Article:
Sep 26, 2012
    Gilbert, AZ
    I break it up into sessions. I toss everything into the vibratory tumbler with walnut when I get home from the range (my brass and pickups). Separate when I get some time (the kids love that part), size/deprime if I reload for that caliber, or universal deprime if I don't. Wet tumble in stainless. Run in progressive for .45ACP, or single stage in batches of 200 or so for others (12 gauge I'll go until I run out of hulls or other components). takes me a week or so to get through them all, unless I'm really bored, but "honey dos" keep me pretty busy (I worked less when I wasn't retired!)
  7. Henry45

    Henry45 Member

    Jan 21, 2012
    I do mine in stages. I work until I get tired, or until I just need to do something else, and then I walk away. I get to it as i can, when I can, and enjoy the either short amount of time, or the occasional, long amount of time i have to spend. But, generally have at least a few hours per week that I can sit in silence and just enjoy reloading.
  8. Geckgo

    Geckgo Member

    Dec 14, 2010
    Southern Louisiana
    I haven't been doing a ton of shooting lately (working too much) so I haven't had the need or desire to sit at the bench most of the time (when I am actually home). I will get and urge and act on it. Sometimes, when I get enough brass, I will spend a day with the tumbler running in the background while I'm doing other stuff. Other days are watching tv and resizing/priming/sorting. When I do sit down to reload, it's usually 1 1/2 to 2 hours in a session. I get everything set up (takes about 10 minutes if that), crack a beer and set it on a shelf next to the reloading station, load a box, take a sip of beer, load a box, take a sip of beer, load a box, pour out warm beer and put everything away, then grab another beer and get on with my night.
  9. James2

    James2 Member

    Nov 27, 2009
    Northern Utah
    I have a Man Cave with a lock on the door, so if grandkids are expected I just lock the door to keep them safe. I reload whenever the mood strikes. If I really need some ammo for an occasion I may put in a couple of hours, but usually just 30 mins or an hour at a time. Size some brass today, prime it tomorrow and finish it some other day. Another day, cast bullets, then size and lube them whenever, maybe spend half an hour at a time on the sizer. I do usually make a marathon out of casting on the days I cast. I load single stage. I am usually way ahead of my shooting these days.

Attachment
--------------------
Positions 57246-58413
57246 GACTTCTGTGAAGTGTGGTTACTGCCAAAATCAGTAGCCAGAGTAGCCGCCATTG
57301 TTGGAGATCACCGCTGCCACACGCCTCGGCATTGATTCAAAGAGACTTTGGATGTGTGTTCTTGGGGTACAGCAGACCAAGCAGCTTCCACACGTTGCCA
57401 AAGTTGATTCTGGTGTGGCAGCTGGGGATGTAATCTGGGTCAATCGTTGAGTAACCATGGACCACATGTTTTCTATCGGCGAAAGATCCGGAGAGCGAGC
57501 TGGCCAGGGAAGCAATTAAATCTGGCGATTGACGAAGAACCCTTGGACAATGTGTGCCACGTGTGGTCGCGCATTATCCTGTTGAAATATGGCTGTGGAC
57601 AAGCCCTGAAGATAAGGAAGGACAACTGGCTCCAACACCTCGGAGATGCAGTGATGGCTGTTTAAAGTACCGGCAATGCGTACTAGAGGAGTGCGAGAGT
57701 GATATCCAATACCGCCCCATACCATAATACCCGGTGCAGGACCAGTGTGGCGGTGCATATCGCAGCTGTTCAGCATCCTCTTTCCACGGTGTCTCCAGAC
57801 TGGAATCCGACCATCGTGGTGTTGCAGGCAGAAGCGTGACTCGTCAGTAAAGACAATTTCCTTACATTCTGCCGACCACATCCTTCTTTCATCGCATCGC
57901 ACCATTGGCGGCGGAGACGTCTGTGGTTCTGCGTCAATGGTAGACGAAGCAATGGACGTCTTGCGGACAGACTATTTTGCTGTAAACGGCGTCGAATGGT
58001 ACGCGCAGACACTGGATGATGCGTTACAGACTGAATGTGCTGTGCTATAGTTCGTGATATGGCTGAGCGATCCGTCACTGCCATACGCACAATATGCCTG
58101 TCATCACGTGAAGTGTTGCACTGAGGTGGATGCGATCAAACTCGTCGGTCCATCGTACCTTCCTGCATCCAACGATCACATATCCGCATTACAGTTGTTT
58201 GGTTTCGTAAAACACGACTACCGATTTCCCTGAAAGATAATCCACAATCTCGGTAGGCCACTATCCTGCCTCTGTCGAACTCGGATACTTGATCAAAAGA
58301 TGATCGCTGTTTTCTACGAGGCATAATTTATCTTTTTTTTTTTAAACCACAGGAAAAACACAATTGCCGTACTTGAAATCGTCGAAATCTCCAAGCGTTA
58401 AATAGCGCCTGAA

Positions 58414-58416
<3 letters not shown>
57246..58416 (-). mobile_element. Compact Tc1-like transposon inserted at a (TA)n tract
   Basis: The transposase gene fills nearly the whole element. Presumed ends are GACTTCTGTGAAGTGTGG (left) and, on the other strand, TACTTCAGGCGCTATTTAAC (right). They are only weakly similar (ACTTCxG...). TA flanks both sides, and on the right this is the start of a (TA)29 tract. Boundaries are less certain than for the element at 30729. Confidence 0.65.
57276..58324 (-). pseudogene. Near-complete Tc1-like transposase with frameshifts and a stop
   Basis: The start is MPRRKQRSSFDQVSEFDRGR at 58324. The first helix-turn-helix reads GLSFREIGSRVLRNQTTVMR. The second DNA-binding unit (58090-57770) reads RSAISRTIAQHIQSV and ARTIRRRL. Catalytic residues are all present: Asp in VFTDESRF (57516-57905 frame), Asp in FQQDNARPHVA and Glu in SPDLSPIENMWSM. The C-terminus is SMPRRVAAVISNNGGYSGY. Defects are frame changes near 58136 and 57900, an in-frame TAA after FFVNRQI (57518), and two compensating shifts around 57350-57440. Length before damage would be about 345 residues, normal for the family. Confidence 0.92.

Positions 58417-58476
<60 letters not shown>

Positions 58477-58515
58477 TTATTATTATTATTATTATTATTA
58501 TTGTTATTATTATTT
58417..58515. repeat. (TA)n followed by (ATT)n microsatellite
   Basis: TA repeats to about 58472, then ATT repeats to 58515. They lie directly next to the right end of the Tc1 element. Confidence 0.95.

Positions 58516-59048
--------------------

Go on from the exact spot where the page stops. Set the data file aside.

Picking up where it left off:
10. holdencm9

    holdencm9 Member

    Oct 25, 2011
    It doesn't take long to take it off and dump it out, I just wonder if it does much good? The hopper isn't air-tight but it isn't necessarily exposed to open air either. I think I am more likely to spill or introduce contaminants by pouring it back out every time I load. Assuming of course that the powder is never sitting for longer than a week.
    :eek: you consume an adult beverage while reloading?!?! tisk tisk. I am just kidding. Sounds like a nice way to spend an evening. I must say, last night I deprimed a bunch of brass, then during some television-watching with the wife, brought it out to the living room for a beer and some primer-pocket cleaning and chamfering (herter's not-quite crimped but very sharp edge on the pocket). It was quite nice to take care of some more menial tasks while not being down in the fortress of solitude.
  11. jeeptim

    jeeptim Member

    Mar 27, 2010
    1k process at a time. 1 size de&rePrime. 2 tumble. 3 measure and trim. won' load any untill i have at 1K cases ready and at 4 that point with my lee turret press and FCD 200+ to 300+ an Hr and 5 tumble W new-finish.
    3 or 4 sittings 1k only do rifle and use a rcbs powder measure have not had good luck with the through the die powder measure.
  12. hentown